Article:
William Petersen among friends at Geffen Playhouse’s ‘Slowgirl’
From David Mamet’s first expletive-laced success in the 1970s to the advent of Tracy Letts’ “August: Osage County” as one of the most acclaimed 21st century American dramas to date, drawing blood — and not always just figuratively — has been the life’s blood of the Chicago school of live theater.
But on the evening of Independence Day, 1984, Randall Arney encountered a considerably more sanguineous sight than even the Windy City theater scene might have bargained for.
Making his entrance in the Steppenwolf Theatre Company’s production of Sam Shepard’s “Fool for Love,” he saw that William Petersen, playing a wild cowboy, had made what appeared to be an unexpected wardrobe switcheroo — dressed in a red top instead of the pale one the costume designer had decreed.
“Billy was sitting on the floor, and I thought, ‘What’s with the red shirt?,’ and I realized it was blood,” recalled Arney, who, 30 years on, is the artistic director of L.A.'s Geffen Playhouse.
Now his old Chicago buddy is making his Los Angeles stage debut at the Geffen under Arney’s direction in a new drama, “Slowgirl” — the latest chapter in Petersen’s resumption of a stage-centric career after nine seasons of TV stardom during the 2000s playing Gil Grissom, the bug scientist who was the original leader of the forensic team in the still-running CBS series, “CSI: Crime Scene Investigation.”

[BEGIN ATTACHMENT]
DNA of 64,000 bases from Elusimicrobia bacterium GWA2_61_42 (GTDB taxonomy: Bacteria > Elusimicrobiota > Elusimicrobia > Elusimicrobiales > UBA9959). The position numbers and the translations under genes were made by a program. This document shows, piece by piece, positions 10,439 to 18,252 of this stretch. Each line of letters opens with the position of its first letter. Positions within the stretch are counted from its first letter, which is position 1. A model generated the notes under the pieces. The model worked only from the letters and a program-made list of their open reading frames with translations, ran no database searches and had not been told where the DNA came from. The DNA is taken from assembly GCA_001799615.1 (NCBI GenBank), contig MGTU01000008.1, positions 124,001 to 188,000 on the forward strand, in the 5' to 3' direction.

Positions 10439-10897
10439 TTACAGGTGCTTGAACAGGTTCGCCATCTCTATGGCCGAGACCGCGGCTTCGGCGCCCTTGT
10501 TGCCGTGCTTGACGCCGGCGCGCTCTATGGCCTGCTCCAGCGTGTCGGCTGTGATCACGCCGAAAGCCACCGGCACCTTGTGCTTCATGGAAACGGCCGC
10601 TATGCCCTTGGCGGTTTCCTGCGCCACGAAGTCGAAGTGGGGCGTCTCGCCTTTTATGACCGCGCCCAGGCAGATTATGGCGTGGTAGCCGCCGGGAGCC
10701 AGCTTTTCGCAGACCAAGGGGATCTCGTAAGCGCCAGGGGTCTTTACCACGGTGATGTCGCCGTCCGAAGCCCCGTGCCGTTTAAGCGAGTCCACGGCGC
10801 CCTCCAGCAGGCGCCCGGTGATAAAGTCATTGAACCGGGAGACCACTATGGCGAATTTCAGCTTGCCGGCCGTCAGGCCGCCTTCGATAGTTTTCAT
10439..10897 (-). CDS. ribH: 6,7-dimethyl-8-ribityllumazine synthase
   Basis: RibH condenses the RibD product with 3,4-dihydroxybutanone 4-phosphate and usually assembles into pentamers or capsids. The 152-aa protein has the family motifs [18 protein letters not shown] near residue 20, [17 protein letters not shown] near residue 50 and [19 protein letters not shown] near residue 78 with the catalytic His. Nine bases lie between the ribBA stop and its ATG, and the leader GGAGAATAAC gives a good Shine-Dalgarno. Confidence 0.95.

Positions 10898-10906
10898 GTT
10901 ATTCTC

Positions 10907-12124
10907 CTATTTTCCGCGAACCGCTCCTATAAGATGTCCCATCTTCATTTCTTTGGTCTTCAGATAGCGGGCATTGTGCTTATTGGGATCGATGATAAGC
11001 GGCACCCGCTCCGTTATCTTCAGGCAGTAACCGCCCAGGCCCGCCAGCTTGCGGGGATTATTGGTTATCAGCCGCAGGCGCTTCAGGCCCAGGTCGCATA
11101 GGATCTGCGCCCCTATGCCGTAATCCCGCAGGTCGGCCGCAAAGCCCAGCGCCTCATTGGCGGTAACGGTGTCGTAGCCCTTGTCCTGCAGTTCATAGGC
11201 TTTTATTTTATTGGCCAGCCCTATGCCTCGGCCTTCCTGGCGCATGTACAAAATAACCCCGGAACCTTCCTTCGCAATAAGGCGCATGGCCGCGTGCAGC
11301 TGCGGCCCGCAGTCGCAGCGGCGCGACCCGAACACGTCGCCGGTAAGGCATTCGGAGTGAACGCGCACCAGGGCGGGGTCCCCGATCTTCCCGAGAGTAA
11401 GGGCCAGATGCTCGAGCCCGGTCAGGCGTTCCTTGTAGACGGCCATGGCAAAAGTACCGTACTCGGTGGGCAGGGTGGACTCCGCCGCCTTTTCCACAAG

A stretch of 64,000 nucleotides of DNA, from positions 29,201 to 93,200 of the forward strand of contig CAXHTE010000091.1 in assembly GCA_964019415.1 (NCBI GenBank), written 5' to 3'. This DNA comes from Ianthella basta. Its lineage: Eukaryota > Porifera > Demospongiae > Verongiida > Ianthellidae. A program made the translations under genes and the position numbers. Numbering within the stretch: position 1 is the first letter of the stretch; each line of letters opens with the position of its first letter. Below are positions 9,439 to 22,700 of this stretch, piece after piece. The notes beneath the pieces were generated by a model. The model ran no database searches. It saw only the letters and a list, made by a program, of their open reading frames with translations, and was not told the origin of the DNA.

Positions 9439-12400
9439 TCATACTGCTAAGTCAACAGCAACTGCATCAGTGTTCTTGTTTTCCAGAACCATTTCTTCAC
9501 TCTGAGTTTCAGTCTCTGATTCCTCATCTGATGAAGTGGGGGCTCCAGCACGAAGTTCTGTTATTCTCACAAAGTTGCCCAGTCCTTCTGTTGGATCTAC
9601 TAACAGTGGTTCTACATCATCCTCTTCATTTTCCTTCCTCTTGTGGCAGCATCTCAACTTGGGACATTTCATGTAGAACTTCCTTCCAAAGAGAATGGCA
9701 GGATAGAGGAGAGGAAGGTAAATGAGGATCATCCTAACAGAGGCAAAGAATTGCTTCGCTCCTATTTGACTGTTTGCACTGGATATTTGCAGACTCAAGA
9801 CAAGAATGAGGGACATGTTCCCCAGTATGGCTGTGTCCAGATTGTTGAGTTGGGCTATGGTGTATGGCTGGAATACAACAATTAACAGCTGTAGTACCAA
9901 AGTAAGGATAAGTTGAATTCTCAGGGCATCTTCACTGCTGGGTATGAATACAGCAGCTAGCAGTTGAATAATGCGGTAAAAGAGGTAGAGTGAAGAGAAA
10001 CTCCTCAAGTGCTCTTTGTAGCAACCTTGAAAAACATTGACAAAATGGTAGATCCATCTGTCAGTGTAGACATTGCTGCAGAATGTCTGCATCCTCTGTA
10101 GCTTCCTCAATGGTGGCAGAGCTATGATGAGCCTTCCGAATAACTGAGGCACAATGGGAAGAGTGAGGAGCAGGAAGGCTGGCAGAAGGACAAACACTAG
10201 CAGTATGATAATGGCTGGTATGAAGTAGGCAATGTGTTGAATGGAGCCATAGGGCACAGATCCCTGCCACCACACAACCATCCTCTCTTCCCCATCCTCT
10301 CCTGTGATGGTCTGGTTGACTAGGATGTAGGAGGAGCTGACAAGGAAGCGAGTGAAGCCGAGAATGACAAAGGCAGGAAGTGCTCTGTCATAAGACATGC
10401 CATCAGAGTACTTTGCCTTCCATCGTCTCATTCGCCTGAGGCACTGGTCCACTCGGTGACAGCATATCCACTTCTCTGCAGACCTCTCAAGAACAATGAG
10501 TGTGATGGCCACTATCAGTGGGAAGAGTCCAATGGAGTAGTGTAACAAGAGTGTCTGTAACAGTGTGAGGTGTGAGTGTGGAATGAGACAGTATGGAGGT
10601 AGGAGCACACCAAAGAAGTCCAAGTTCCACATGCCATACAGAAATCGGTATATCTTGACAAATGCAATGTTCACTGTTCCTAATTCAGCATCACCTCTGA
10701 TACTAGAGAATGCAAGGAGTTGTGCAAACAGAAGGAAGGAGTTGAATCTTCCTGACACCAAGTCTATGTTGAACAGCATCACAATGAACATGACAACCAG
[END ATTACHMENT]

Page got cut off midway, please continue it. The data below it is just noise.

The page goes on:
An interview with these cronies, who essentially grew up together as artists on the Chicago scene, is like accepting an invitation to someone else’s college class reunion but being regaled rather than bored out of one’s skull.
The script of Shepard’s play called for the cowboy to show off by whirling a lariat above his head, then lasso each post of a motel bed in succession. This being Steppenwolf in the 1980s, Petersen had perfected something a bit more extreme. He’d whirl his lariat several times over the heads of cringing ticket-holders in the front rows, drawing them into the action whether they liked it or not. Then he’d lasso a wooden chair, reel it in with a sharp flick of the rope, and break it over his head — a gesture expedited by the screws having been pre-loosened, not unlike the ones in the cowboy’s head.
Instead of falling harmlessly to the floor on that July 4 evening, one of the screws stabbed the right side of Petersen’s neck. “When it first happened, I thought, ‘it’s my jugular,’” he recalled.